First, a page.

Từ Điển Thuật Ngữ Phật Học Hán Ngữ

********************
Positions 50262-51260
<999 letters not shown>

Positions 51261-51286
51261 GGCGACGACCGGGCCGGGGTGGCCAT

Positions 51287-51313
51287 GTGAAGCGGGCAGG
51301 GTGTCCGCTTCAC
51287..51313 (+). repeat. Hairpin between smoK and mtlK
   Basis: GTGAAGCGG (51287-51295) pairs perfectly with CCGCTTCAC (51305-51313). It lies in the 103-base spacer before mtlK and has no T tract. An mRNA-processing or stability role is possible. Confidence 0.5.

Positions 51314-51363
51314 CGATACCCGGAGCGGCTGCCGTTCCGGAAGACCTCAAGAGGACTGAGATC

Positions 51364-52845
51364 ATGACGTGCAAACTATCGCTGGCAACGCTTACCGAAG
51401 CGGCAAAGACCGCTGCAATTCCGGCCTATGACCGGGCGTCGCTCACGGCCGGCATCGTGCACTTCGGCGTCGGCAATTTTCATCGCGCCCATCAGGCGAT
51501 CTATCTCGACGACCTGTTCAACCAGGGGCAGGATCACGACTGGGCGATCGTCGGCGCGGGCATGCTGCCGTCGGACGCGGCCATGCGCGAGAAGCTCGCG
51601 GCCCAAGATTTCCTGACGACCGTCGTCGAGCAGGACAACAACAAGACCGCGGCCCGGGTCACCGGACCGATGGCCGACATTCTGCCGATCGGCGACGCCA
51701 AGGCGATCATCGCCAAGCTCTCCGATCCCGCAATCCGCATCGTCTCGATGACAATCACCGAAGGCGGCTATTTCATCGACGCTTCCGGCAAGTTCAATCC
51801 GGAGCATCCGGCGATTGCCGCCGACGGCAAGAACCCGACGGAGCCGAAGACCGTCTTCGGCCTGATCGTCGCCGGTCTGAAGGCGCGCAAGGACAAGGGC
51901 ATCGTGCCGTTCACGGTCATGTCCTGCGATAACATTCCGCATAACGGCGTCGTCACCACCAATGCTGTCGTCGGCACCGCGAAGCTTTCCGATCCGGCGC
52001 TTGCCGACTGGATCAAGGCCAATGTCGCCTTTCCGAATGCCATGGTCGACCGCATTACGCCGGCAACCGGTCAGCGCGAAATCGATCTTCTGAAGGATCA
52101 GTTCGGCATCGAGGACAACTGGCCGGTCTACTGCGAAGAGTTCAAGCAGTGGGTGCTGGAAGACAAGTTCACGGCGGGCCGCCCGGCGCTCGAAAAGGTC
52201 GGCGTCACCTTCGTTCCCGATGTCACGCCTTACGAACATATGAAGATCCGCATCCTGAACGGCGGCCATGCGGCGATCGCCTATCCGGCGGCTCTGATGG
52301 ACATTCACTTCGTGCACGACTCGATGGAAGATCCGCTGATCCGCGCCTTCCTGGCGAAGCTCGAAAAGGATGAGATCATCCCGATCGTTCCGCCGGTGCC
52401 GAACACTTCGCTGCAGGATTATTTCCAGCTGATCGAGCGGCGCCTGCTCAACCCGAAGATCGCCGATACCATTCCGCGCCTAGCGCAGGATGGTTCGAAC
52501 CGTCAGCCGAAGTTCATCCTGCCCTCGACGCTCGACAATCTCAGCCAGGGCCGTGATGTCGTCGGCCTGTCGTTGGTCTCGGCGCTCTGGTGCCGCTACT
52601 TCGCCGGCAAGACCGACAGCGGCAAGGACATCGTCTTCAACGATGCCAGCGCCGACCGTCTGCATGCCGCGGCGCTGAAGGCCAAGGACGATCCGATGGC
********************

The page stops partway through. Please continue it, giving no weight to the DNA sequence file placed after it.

The great teaching. (1) That of the Buddha. (2) Tantrayāna. The mahātantra, yoga, yogacarya, or tantra school which claims Samantabhadra as its founder. It aims at ecstatic union of the individual soul with the world soul, Iśvara. From this result the eight great powers of Siddhi (aṣṭa-mahāsiddhi), namely, ability to (1) make one’s body lighter (laghiman); (2) heavier (gaiman); (3) smaller (aṇiman); (4) larger (mahiman) than anything in the world ; (5) reach any place (prāpti) ; (6) assume any shape (prākāmya) ; (7) control all natural laws (īśitva) ; (8) make everything depend upon oneself; all at will (v.如意身 and 神足). By means of mystic formulas (Tantras or dhāraṇīs), or spells (mantras), accompanied by music and manipulation of the hands (mūdra), a state of mental fixity characterized neither by thought nor the annihilation of thought, can be reached. This consists of six-fold bodily and mental happiness (yoga), and from this results power to work miracles. Asaṅga compiled his mystic doctrines circa A.D. 500. The system was introduced into China A.D. 647 by Xuanzang’s translation of the Yogācārya-bhūmi-śāstra 瑜伽師地論 ; v. 瑜. On the basis of this, Amoghavajra established the Chinese branch of the school A.D. 720 ; v. 阿目. This was popularized by the labours of Vajrabodhi A.D. 732 ; v. 金剛智.